I woke up early to write, but what does it look like to write this morning? What does it look like to write with the election three days old? What does it look like to write when your neighbors have called the police to have your car towed, and someone has keyed your car, and then your neighbor comes over to say, “This is not that kind of neighborhood?” What does it look like to write when Leonard Cohen has died and you hear the words of Lin-Manuel Miranda and The Roots as directed at you in some small way:
See I’ve been patiently waiting for this moment
To rise up again, that’s the way I was molded
And as the last one standin’ as the rest of them foldin’
Give me my one chance to grab the torch and properly hold it.
And I am not throwing away my shot.
What does it look like to write when the essay you’re working on is about something that happened ten years ago, and you had been writing it from a place of peace and perspective but now 2016 feels like it has no wisdom to offer 2006?
What does it look like to write when someone you love is sick and you don’t know if they will live to see you publish your first book, and the pressure and sorrow of that leans against your pen and weighs down every word?
What does it look like to write when the President-Elect is someone whose name you swore you would never write, even in your journal, not out of hatred but because attention fuels his chaos like oxygen fuels a fire? If this were a novel it might be an interesting narrative device to have a character without a name, a whole book in which he is referred to only obliquely. Vonnegut could have done it well. But this is real life, and Vonnegut is gone, and the fire has caught hold of the highest office in the land, and how can you write a story while the world burns down and not mention the arsonist?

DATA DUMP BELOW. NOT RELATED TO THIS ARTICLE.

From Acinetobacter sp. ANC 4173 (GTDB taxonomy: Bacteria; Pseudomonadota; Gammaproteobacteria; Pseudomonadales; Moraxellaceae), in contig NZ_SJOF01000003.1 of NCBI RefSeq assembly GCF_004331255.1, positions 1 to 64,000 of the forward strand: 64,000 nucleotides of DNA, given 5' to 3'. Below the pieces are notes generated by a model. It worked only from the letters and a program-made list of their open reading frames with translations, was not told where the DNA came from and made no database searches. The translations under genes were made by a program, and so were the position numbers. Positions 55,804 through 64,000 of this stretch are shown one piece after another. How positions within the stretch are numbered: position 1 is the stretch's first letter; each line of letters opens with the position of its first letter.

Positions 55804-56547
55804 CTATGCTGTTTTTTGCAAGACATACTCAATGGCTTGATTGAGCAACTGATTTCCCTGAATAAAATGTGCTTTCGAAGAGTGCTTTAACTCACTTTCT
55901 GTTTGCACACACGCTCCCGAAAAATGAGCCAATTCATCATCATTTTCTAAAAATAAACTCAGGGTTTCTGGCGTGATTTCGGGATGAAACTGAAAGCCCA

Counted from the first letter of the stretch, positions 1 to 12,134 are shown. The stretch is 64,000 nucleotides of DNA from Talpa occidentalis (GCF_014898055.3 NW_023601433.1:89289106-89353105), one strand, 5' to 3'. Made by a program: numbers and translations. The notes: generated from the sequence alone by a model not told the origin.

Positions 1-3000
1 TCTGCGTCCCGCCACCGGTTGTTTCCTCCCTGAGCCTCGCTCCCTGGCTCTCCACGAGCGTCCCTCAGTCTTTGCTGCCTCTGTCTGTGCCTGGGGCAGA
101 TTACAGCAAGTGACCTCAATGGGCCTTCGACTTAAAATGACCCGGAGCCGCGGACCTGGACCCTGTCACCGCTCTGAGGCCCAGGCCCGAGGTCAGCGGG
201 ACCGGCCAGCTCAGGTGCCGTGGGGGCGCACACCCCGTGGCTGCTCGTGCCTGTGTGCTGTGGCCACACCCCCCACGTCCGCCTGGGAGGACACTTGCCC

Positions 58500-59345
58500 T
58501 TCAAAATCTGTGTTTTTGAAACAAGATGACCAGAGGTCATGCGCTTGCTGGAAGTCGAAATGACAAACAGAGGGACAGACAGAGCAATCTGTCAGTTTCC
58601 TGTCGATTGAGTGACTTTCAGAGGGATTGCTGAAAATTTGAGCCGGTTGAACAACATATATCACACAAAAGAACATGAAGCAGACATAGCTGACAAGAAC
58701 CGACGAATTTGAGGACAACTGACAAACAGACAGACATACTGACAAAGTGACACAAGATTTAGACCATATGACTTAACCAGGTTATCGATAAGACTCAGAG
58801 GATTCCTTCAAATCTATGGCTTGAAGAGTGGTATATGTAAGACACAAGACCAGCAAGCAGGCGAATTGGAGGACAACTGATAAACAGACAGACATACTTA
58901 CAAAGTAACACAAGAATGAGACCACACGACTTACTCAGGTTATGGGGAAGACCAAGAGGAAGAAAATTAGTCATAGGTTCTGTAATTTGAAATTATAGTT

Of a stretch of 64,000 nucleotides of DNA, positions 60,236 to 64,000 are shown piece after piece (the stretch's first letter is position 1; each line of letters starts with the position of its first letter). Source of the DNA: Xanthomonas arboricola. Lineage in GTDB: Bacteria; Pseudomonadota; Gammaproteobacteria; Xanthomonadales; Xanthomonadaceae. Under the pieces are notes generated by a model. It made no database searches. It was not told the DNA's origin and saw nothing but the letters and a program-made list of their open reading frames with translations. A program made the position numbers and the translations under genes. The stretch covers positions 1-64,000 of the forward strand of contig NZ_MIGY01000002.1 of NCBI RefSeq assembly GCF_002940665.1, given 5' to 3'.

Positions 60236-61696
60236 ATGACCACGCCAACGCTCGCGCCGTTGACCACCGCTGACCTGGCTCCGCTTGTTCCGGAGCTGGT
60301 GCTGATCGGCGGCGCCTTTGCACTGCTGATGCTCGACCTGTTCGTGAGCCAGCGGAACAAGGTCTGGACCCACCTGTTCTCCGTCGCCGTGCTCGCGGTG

What does it look like to write this morning? Last night I came home and told my housemates that our neighbor, who had called the police on us, had said he would come by that evening to chat. He said he wasn’t the one who keyed our car and, “Let’s not escalate this.” Mark and Allison and I touched base, but Allison had a bad migraine from the stress of it all, so Mark and I said we would talk to the neighbor when he came. We were tired, and really wanted to change into sweatpants, but we kept our “nice” jeans on and waited for the doorbell to ring.
I stood in the kitchen while my dinner was cooking, and breathed deeply, and tried to pray. All day and the day before, messages of love and sorrow had been coming in on my phone, by text, by Facebook, and by Twitter. My friends and I needed to feel each other near, and so we sent warm-breasted homing pigeons to each other with tiny messages tied to their legs: “I love you.” “I’m thinking of you.” “You are needed here — don’t despair.” I breathed deeply and tried to relax my shoulders which were tensed to hear the jangle of the doorbell, while my phone made soft little chirps and coos and I could hear the rustling of the pigeons’ feathers as they landed.
And so I breathed deeply, filled the kettle with water, and put it on the stove for my neighbor.
I don’t know what it looks like to write this morning. I don’t even know what it looks like to pray. My neighbor never did come over last night, and so I went to bed and set the alarm as I’ve been doing lately, to get up early and write as I watch the sunrise. I didn’t get anywhere on my essay about 2006, though. I don’t know what it looks like to write in November of 2016. But I do know how to breathe deeply. I’ve been working on that. I do know how to strap a tiny message to a pigeon’s leg and send it out into the night. And I know how to put the kettle on. I learned that just last night.
So that’s what I wrote about today. And, friends, readers, listen — I love you. I’m thinking of you. You are needed here; please don’t despair. As Glennon says, stay close. I have tea and coffee, and my kettle will be on, here at Ten Thousand Places and on my Facebook page. This morning I recommend English Breakfast, or maybe yerba mate (after coffee, of course). Whatever the “how” of writing, I already know the “why” and it’s you.
All my love,